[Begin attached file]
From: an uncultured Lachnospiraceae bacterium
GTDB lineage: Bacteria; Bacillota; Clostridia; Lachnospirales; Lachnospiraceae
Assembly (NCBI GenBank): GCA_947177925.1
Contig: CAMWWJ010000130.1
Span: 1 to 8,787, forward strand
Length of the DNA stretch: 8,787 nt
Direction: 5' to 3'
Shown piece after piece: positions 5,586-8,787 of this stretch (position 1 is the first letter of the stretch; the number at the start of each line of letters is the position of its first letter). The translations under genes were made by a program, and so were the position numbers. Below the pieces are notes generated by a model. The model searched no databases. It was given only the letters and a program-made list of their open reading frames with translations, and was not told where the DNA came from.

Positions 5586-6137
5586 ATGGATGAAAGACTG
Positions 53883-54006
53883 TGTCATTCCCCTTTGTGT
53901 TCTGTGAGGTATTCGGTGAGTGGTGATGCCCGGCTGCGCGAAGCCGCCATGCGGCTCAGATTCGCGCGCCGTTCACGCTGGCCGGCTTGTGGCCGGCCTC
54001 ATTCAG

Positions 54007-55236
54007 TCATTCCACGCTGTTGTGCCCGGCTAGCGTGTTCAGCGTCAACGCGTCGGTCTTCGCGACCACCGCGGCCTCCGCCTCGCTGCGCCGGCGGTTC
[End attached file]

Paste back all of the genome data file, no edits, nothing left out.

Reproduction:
From: an uncultured Lachnospiraceae bacterium
GTDB lineage: Bacteria; Bacillota; Clostridia; Lachnospirales; Lachnospiraceae
Assembly (NCBI GenBank): GCA_947177925.1
Contig: CAMWWJ010000130.1
Span: 1 to 8,787, forward strand
Length of the DNA stretch: 8,787 nt
Direction: 5' to 3'
Shown piece after piece: positions 5,586-8,787 of this stretch (position 1 is the first letter of the stretch; the number at the start of each line of letters is the position of its first letter). The translations under genes were made by a program, and so were the position numbers. Below the pieces are notes generated by a model. The model searched no databases. It was given only the letters and a program-made list of their open reading frames with translations, and was not told where the DNA came from.

Positions 5586-6137
5586 ATGGATGAAAGACTG
Positions 53883-54006
53883 TGTCATTCCCCTTTGTGT
53901 TCTGTGAGGTATTCGGTGAGTGGTGATGCCCGGCTGCGCGAAGCCGCCATGCGGCTCAGATTCGCGCGCCGTTCACGCTGGCCGGCTTGTGGCCGGCCTC
54001 ATTCAG

Positions 54007-55236
54007 TCATTCCACGCTGTTGTGCCCGGCTAGCGTGTTCAGCGTCAACGCGTCGGTCTTCGCGACCACCGCGGCCTCCGCCTCGCTGCGCCGGCGGTTC